2. “Smart contracts are mainly based on Blockchain technology. Proof of this is that they share many characteristics with it, such as unchangeability, transparency, security or pseudonymity. For this reason only the specific characteristics of smart contracts will be analyzed now, in order to avoid superfluous reiterations. We can mainly point out that smart contracts are autonomous, which means that they do not require the intervention of the parties for the services that comprise them to be executed. They use a computer language that must be translated into the common language, so that any average citizen can understand its content. Otherwise, the contract could be annulled, as there is a vitiated consent” SÁNCHEZ ÁLVAREZ, E. and GARCÍA PACIOS, A. (2021). Blockchain technology and electronic contracting: critical points of integration of the so-called smart contracts in our contract law system. In Revista CEFLegal, 246, 71–98.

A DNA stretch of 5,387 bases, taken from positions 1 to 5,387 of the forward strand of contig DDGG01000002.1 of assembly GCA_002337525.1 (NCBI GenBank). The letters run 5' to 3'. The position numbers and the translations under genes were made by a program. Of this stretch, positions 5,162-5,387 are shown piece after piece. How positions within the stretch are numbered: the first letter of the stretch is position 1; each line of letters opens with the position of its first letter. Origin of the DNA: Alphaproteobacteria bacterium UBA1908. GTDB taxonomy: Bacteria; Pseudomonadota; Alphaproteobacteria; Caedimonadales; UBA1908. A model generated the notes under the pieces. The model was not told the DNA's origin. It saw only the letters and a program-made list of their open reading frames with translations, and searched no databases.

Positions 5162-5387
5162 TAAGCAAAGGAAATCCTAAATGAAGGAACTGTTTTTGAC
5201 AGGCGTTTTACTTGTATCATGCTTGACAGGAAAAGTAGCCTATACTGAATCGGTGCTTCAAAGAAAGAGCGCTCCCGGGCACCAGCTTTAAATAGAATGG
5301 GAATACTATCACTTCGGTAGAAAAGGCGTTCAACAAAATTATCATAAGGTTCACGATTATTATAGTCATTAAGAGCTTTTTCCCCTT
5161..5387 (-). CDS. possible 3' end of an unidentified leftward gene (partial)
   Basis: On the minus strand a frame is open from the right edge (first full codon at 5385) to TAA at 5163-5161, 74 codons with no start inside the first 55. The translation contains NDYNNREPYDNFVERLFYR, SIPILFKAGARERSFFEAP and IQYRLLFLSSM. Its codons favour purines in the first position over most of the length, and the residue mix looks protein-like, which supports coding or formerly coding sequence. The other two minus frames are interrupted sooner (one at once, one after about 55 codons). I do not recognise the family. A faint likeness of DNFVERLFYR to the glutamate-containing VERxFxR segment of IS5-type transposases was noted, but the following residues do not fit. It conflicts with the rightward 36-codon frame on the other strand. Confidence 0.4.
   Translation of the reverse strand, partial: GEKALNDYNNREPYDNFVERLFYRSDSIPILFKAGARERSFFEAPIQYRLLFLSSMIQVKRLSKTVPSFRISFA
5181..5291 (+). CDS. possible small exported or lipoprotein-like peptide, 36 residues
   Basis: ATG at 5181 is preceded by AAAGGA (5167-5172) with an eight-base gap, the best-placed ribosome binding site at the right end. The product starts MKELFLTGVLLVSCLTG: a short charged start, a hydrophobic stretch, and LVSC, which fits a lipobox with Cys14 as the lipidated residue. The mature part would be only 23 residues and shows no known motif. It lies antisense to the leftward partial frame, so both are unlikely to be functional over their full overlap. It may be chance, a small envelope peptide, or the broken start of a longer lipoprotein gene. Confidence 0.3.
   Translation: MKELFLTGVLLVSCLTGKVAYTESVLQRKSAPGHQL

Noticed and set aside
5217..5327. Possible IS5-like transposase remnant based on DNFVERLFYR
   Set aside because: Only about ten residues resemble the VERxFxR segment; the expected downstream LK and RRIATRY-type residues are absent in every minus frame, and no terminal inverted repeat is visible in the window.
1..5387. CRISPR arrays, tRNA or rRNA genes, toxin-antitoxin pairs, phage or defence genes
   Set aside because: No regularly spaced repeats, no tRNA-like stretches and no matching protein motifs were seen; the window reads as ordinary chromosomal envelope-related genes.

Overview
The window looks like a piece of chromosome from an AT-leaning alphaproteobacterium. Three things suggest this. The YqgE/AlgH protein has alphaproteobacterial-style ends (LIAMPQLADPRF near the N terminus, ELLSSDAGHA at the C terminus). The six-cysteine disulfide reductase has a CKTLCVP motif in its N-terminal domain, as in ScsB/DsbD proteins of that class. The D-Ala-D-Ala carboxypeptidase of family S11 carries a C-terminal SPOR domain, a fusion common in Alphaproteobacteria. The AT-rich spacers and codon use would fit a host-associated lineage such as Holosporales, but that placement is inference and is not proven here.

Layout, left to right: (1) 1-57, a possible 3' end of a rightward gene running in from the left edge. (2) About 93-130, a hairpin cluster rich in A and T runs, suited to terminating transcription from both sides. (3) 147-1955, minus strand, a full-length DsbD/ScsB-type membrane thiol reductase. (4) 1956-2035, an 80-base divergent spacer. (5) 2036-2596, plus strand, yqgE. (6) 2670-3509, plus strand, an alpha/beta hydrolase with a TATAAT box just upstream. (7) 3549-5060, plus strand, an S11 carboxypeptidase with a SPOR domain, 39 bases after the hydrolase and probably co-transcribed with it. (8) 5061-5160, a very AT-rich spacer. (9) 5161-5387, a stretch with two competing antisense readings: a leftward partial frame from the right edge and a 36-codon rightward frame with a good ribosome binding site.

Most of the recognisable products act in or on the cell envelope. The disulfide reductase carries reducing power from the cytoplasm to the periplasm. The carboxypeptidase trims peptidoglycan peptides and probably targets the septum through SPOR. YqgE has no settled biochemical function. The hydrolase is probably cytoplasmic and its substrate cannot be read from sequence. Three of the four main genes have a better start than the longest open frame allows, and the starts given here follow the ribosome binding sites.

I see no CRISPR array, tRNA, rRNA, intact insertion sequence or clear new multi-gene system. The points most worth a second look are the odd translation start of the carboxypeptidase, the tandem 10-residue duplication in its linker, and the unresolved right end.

3. “Contractware is the translation of legal (contractual) prose into computer code. The coding incorporates not only the agreements reached but also the consequences that may arise from their fulfillment or non-fulfillment. If, for example, the transfer of a token is formalized, the smart contract is not limited to stating the transfer agreements. It also verifies the data and executes the consequences agreed upon by the signatories. Thus, for example, the code receives the parties’ performances (the payment in cryptocurrencies and the token transfer mandate) and forwards to each party the other party’s performance. Many authors reject that these sequences of code can be considered authentic contracts, since while simple contracts merely incorporate promises of future performance, intelligent ones execute them”.